'The Architects' / Shunt review
At the tender age of 14 I was to experience my first piece of
theatre. The National is most people’s first point of call, but my
youth theatre tutor dragged us on the Central line and pushed us
down an alley in Bethnal Green. This was almost 14 years ago when
E2 was more BNP than the VIP hipsterville it is today. That night
my mind exploded and with it the possibilities of what theatre
could be – my first ever show was Shunt.
Last week I was dragged on the Jubilee line and pushed down an
alley in Bermondsey to see Shunt’s latest offering The
Architects. This is their first show since closing their
space in London Bridge that saw many a messy night of anarchic
performance and regrettable hangovers.
The Architects is full of Shunt tricks that
any veteran of their work should have adapted to, but still I find
myself lost, confused and trying to work out what is going on – I
feel like I’ve woken up in the home bit of Ikea on a Bank Holiday
in 1984 – all this before the performance has even begun.
Eventually I find myself on a cruise ship (obviously) surrounded
by people I think are plants – it turns out they are just punters
but the Shunt experience leaves its audience looking
suspicious so everyone looks like they are up to no good.
As a company they do environment well. At no point do I not
believe I’m on a cruise ship and half the battle of then being
able to warp my mind is done. The performances are strong,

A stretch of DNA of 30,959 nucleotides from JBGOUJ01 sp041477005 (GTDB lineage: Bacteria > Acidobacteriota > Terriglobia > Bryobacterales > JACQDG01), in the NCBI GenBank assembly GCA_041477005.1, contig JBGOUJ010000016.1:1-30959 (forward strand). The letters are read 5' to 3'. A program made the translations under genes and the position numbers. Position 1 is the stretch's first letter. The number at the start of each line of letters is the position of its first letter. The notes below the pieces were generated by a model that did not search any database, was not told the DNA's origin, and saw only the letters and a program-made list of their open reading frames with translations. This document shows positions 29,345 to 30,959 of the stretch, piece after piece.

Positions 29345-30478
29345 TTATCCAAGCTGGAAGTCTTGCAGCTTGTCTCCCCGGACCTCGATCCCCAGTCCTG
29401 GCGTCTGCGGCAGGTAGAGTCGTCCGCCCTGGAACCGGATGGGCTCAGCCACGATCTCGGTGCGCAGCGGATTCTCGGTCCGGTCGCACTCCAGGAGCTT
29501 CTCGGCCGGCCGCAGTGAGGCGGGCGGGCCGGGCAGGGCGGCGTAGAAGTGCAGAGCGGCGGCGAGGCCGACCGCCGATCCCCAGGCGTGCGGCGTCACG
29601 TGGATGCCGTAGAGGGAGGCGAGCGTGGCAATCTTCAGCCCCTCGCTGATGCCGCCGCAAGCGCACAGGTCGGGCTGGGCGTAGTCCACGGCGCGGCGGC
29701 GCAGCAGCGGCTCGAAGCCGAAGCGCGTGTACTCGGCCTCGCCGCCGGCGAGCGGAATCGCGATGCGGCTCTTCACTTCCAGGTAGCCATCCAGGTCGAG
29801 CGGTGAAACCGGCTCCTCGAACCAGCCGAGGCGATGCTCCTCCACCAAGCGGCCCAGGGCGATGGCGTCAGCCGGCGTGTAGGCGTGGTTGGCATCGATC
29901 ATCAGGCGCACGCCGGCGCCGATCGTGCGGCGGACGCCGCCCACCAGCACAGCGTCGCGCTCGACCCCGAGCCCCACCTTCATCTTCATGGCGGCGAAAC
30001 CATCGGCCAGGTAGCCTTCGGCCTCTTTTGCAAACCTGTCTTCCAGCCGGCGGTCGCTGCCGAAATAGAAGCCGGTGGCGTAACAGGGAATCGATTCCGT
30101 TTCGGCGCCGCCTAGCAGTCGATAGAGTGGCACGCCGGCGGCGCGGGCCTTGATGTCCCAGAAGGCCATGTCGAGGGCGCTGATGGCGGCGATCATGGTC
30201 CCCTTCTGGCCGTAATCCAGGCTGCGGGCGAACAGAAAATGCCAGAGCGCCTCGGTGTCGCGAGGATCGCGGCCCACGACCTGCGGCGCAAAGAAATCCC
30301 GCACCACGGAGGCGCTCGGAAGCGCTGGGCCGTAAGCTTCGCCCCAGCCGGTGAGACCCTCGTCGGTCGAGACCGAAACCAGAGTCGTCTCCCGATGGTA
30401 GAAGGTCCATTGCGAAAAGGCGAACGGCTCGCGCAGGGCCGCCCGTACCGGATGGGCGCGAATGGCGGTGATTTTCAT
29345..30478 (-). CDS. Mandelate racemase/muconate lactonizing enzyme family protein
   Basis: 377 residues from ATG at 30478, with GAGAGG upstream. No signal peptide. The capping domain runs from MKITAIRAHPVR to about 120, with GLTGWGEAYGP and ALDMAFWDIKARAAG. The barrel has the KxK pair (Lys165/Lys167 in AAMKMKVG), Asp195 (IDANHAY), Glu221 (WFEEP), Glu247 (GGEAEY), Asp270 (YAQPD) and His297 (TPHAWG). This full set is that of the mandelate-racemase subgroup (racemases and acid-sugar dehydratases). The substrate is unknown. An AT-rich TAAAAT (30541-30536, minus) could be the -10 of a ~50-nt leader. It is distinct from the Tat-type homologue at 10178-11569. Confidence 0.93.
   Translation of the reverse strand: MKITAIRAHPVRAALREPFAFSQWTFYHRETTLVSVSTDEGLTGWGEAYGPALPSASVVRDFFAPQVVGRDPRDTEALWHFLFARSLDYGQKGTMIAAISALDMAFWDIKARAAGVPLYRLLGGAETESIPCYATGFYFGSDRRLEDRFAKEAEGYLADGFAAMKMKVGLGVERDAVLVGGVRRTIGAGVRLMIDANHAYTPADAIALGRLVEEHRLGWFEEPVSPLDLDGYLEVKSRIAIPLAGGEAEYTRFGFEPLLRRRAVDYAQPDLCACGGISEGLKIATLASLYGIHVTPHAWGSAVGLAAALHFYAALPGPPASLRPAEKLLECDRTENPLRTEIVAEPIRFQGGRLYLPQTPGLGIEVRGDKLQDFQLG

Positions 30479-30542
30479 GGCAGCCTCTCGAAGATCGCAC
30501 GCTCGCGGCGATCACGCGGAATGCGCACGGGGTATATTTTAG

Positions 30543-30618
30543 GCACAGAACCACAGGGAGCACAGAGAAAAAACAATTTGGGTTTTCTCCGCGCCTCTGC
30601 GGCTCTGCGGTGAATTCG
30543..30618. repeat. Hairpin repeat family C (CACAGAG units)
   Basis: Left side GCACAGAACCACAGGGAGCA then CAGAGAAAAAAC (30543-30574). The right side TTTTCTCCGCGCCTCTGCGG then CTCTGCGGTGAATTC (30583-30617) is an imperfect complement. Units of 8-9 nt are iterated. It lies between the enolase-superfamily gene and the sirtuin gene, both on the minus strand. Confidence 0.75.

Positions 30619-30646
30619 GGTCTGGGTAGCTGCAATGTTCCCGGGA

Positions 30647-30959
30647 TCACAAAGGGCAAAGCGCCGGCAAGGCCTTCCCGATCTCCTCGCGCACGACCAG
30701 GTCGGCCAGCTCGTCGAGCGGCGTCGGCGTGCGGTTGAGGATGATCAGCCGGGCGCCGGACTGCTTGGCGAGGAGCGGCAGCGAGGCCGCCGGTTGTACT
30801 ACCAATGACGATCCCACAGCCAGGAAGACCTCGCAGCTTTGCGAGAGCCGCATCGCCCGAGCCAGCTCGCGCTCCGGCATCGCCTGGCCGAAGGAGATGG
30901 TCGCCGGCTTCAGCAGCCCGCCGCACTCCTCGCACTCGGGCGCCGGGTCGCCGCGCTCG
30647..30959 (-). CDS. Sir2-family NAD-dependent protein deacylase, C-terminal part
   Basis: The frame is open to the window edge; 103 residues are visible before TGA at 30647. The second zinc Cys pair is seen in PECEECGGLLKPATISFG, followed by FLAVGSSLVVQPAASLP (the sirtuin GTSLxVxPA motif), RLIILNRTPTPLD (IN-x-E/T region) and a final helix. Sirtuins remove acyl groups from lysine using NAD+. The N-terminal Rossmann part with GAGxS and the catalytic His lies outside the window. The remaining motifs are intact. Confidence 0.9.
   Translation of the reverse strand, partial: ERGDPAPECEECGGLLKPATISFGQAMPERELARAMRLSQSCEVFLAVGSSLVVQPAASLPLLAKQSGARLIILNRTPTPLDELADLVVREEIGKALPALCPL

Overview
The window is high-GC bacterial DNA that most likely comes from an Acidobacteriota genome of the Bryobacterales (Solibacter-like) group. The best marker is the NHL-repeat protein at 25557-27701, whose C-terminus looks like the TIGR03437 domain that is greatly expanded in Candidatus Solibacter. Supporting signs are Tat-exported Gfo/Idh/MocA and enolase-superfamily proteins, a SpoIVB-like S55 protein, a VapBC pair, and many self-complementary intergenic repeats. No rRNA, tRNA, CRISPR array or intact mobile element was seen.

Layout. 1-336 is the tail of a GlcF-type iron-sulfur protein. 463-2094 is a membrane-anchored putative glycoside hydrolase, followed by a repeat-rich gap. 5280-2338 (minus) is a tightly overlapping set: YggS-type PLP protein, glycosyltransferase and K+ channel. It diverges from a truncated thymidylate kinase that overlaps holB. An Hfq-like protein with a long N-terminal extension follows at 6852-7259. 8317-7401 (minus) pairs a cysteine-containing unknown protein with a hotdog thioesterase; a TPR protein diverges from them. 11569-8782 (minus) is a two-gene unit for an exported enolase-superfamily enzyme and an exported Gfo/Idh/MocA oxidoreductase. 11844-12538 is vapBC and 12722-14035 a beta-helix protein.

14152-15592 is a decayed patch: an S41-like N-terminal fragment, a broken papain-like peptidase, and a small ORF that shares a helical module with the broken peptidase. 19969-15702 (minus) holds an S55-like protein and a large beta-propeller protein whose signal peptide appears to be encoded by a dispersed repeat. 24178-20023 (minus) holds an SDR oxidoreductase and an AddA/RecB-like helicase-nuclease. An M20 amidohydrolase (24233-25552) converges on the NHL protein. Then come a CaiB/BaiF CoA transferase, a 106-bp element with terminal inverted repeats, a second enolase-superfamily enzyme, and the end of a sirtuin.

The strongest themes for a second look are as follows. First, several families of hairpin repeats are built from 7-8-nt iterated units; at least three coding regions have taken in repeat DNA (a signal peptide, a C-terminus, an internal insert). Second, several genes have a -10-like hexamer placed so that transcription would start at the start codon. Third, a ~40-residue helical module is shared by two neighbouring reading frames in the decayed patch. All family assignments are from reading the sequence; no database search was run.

frightening and worryingly accurate. Dressed in fussy bits of
awkward grey and managing to sneak up to you in the dark – not in
a London Dungeon way, more Are You Being Served? on
Shunt’s sense of humour shines through in this piece. I
can’t help but unleash my socially unacceptable laugh, but as
humour is subjective, it’s lost on some of the patrons that have
booked this via the National Theatre thinking it might be a bit
like One Man Two Guvnors.
Just as you are getting comfortable and think you’re clever
enough to work out what is happening next you’re wrong and that’s
all I want to give away. Like the uncomfortable teenager that was
made to sit in a room and have his head scrambled, I feel the same
way as an adult well versed in this kind of work. Shunt
still has the ability to make me feel at home and uncomfortable at
the same time. The Architects is subtly subversive and
wonderfully wrong. If you’re bored of the word ‘immersive’ then go
watch Shunt reinvent the genre, again.